The most awful RPG in the world...


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The Exchange

Rockheimr wrote:
'Skyrealms of Jorune' really sucked. It was trying to do the same kinda thing as Tekumel, as regards setting, but was about fifty times worse in every way. Names were twee and silly just for the sake of it, the GM and players were referred to throughout by in-game 'alien' words, and the setting was just dull, dull, dull.

Poor Thriddle, you must not have had a good Sholari

Liberty's Edge

Star Frontiers had a interesting storyline, but I never had fun playing it, and I could never find anyone else who really wanted to give it a shot. It had too much silly-factor. The backstory and mechanics seemed like a questionable amalgam of CoC, Star Trek, and Warhammer 40k.


Big Eyes, Small Mouth d20.

Some Marvel game that I can't remember that was diceless but used counting stones or something like that... see it was so bad I forgot the name.

3E: Sad when 3.5e is the improvement; a game which eventually gets old fast and forces people to try things like BESM d20 or some Marvel game that you can't remember.


Lylo wrote:
Rockheimr wrote:
'Skyrealms of Jorune' really sucked. It was trying to do the same kinda thing as Tekumel, as regards setting, but was about fifty times worse in every way. Names were twee and silly just for the sake of it, the GM and players were referred to throughout by in-game 'alien' words, and the setting was just dull, dull, dull.

Poor Thriddle, you must not have had a good Sholari

No offence, but that's exactly the kind of twee-rubbish-speak (twoddle perhaps ;-) ) I was talking about. It just does nothing for me, and when used to reference important things in the rules (such as GM's themselves for example) it goes beyond merely being annoying and is actually disruptive.

Eh, but I know the game has it's fans, each to their own. :-)


Jib wrote:

...

Now as I have noticed on this post/ Thread (which is a good thing! So many of you have played and are interested in many RPGs) someone might just love Space Time... I only wish they would have/ could have run that game for ME!

I also bought Space Time, never had a chance to talk to the 'designer' though... I did manage to sort of build a couple of what I thought might be valid characters. But the rules to do stuff were so much worse than the rules to build characters that I never did anything with them.


Logos wrote:

Theirs this thing where you go in these gawdawful dungeons, for no apparent reason with monsters that make no ecological sense, and you kill them for the treasure they have, which makes no economic sense.

Stop! You're making me salivate! I love dungeon crawls!


Andrew Turner wrote:
Star Frontiers had a interesting storyline, but I never had fun playing it, and I could never find anyone else who really wanted to give it a shot. It had too much silly-factor. The backstory and mechanics seemed like a questionable amalgam of CoC, Star Trek, and Warhammer 40k.

I played Star Frontiers when I was in 6th grade. We had a blast with it.


Hmm bad games....

I bought the Hercules/Xena RPG and after trying to play my group got frustrated with the badly written rules and just used D&D instead.

The Doctor Who FASA RPG was overly complicated rules and took way too many liberties with the Dr. Who universe. Yes, I still bought the whole thing anyway.

The Exchange

Rockheimr wrote:


No offence, but that's exactly the kind of twee-rubbish-speak (twoddle perhaps ;-) ) I was talking about. It just does nothing for me, and when used to reference important things in the rules (such as GM's themselves for example) it goes beyond merely being annoying and is actually disruptive.

Eh, but I know the game has it's fans, each to their own. :-)

none taken, i'm right there with you... way too silly.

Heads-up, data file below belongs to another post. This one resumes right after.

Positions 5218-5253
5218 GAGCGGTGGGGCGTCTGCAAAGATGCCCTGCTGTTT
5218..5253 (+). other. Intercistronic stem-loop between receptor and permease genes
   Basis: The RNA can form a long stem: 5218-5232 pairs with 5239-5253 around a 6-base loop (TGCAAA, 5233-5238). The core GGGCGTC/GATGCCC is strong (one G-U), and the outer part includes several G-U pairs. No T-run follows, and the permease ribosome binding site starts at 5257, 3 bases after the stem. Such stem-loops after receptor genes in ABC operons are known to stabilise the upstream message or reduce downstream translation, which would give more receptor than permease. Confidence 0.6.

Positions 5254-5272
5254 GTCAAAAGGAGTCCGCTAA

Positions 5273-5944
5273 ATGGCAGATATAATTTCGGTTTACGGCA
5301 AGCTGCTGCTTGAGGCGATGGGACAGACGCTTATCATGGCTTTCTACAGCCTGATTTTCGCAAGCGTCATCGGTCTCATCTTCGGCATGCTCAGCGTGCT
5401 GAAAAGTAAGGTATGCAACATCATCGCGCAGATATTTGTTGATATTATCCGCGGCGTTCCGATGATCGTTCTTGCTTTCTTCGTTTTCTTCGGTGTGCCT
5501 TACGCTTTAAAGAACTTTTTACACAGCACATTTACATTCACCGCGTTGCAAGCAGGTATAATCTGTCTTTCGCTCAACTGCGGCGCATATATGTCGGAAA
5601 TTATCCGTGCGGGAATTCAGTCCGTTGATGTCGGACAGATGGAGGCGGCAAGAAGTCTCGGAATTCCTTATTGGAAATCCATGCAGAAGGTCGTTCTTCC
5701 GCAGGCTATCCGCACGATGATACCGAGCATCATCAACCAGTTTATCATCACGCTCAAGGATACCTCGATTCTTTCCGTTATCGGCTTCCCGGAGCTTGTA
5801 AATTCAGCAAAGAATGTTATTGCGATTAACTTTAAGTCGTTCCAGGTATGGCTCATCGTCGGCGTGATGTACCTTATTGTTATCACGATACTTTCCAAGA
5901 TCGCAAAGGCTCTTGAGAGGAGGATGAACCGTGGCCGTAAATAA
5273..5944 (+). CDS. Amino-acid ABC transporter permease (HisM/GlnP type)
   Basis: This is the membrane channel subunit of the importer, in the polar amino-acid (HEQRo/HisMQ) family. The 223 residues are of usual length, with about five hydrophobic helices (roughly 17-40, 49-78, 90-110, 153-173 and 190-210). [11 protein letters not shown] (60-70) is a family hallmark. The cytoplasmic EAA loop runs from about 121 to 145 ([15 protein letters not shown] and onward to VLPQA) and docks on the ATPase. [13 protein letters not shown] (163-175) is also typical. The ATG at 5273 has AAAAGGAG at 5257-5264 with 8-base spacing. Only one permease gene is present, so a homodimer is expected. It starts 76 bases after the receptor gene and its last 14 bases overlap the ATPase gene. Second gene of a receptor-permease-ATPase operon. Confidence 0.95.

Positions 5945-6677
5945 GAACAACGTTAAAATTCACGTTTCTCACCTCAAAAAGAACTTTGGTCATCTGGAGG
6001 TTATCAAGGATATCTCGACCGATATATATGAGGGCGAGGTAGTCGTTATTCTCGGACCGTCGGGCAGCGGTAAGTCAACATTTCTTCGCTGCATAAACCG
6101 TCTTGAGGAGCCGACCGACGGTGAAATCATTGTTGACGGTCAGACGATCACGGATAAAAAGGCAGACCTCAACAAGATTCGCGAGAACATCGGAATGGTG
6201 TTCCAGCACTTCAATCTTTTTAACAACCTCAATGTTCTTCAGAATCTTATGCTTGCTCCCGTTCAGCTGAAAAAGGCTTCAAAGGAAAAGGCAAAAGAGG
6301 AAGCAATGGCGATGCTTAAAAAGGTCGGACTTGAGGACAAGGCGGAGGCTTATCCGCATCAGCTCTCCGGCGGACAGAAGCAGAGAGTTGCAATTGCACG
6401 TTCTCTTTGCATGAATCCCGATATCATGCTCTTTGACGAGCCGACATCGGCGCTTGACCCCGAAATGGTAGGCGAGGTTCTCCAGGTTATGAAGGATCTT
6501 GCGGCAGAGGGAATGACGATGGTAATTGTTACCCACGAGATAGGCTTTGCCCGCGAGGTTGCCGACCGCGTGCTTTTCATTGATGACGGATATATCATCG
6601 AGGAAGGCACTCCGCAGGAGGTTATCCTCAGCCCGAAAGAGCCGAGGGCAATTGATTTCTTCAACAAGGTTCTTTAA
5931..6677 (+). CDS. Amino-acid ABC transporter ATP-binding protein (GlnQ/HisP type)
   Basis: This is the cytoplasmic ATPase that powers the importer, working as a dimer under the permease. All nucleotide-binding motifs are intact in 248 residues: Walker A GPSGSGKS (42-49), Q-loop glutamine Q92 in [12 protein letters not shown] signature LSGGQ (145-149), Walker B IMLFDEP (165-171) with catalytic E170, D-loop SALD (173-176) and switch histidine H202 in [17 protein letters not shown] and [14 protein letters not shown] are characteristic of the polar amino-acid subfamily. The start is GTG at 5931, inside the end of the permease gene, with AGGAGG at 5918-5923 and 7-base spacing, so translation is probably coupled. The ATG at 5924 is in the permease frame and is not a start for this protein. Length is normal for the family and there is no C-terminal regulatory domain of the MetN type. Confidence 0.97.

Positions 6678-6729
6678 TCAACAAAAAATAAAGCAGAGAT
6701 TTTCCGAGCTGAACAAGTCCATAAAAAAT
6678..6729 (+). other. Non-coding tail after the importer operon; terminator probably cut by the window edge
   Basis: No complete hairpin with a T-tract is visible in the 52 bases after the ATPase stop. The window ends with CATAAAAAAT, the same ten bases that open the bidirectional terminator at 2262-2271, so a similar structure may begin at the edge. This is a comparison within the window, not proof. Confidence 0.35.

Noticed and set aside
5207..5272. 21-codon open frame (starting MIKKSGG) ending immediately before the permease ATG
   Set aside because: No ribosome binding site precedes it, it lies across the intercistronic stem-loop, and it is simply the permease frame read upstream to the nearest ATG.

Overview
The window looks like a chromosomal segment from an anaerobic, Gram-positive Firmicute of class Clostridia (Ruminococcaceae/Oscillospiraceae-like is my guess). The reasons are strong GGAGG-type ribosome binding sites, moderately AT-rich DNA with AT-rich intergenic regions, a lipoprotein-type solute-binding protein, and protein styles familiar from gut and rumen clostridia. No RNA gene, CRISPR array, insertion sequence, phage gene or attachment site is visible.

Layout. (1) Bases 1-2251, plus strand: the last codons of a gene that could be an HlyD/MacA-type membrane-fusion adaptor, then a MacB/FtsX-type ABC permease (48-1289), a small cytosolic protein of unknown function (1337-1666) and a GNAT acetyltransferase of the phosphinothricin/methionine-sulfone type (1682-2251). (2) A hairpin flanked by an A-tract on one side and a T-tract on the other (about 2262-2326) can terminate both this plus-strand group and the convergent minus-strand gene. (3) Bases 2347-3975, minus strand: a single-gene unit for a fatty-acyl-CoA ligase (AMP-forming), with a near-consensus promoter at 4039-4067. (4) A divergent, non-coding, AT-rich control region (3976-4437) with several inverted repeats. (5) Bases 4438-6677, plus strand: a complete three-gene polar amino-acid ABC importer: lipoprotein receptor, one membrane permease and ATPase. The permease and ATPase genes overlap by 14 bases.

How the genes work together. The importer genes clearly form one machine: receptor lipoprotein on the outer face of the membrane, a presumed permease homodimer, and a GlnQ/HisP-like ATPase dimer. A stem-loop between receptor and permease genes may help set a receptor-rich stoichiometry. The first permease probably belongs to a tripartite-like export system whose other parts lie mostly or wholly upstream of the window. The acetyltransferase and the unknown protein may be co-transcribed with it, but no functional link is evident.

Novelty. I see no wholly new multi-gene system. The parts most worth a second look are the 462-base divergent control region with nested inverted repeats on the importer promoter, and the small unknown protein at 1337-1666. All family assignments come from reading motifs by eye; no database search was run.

Who wants to hear a story about a homebrew RPG?


There is this RPG named Cimarron (sp?) that is supposedly the worst ever.

The Exchange RPG Superstar 2010 Top 16

That's likely The World of Synnibarr.

PRG.net has a review that begins...

The World of Synnibarr Capsule Review by Darren MacLennan on 03/08/01
Style: 1 (Unintelligible)
Substance: 1 (I Wasted My Money)
I tried to review it. I really did. But you can only hold your face to the blowtorch for so long.
Product: The World of Synnibarr
Author: Raven c.s McCracken and Bryce Thelin, who will not be spared when the revolution comes.

Yeah, it's that strange. Giant Mutant Fire Clams.


Hahahaha

Scarab Sages

Chris Mortika wrote:

That's likely The World of Synnibarr.

PRG.net has a review that begins...

The World of Synnibarr Capsule Review by Darren MacLennan on 03/08/01
Style: 1 (Unintelligible)
Substance: 1 (I Wasted My Money)
I tried to review it. I really did. But you can only hold your face to the blowtorch for so long.
Product: The World of Synnibarr
Author: Raven c.s McCracken and Bryce Thelin, who will not be spared when the revolution comes.

Yeah, it's that strange. Giant Mutant Fire Clams.

Synnibarr wasn't that bad, is wasn't good either, just 'meh'.

My votes for worst are;
Skyrealms of Journe (already listed on a previous post) and Talislanta. Both had great backgrounds, creatures and races to play but the mechanics made them unplayable.

Dark Archive

The worst game ever has no name. It is the game that I played on saturday that a very good friend of mine is working on creating right now. Someone convinced him that it would work out great to combine the stats from D&D with the skill system from White Wolf, add classes and then use a point based advancement system ala GURPS. Add on top of that the fact that he has come up with no method of awarding said advancement points other than he thinks it's a good time to give five or so points, and that many of the battles we fought we actually resolved in "cinematic cutaway scenes" ala every videogame ever made where our characters fought but we did not get to run them, and you have to have the makings of the worst game ever, and yet the majority of the players, all under 18 except for me and one other guy, thought it was the best thing ever created.


I have to say that various links on these threads had me laughing to tears. Thanks.

Many of the 'worst's listed here, I'd have to agree with, others are ones I'm fond of/have written for.

It often is simply a matter of taste (although F.A.T.A.L. is a dead ringer).

Scarab Sages

Phoenix command system...

CRazy tables for lethality...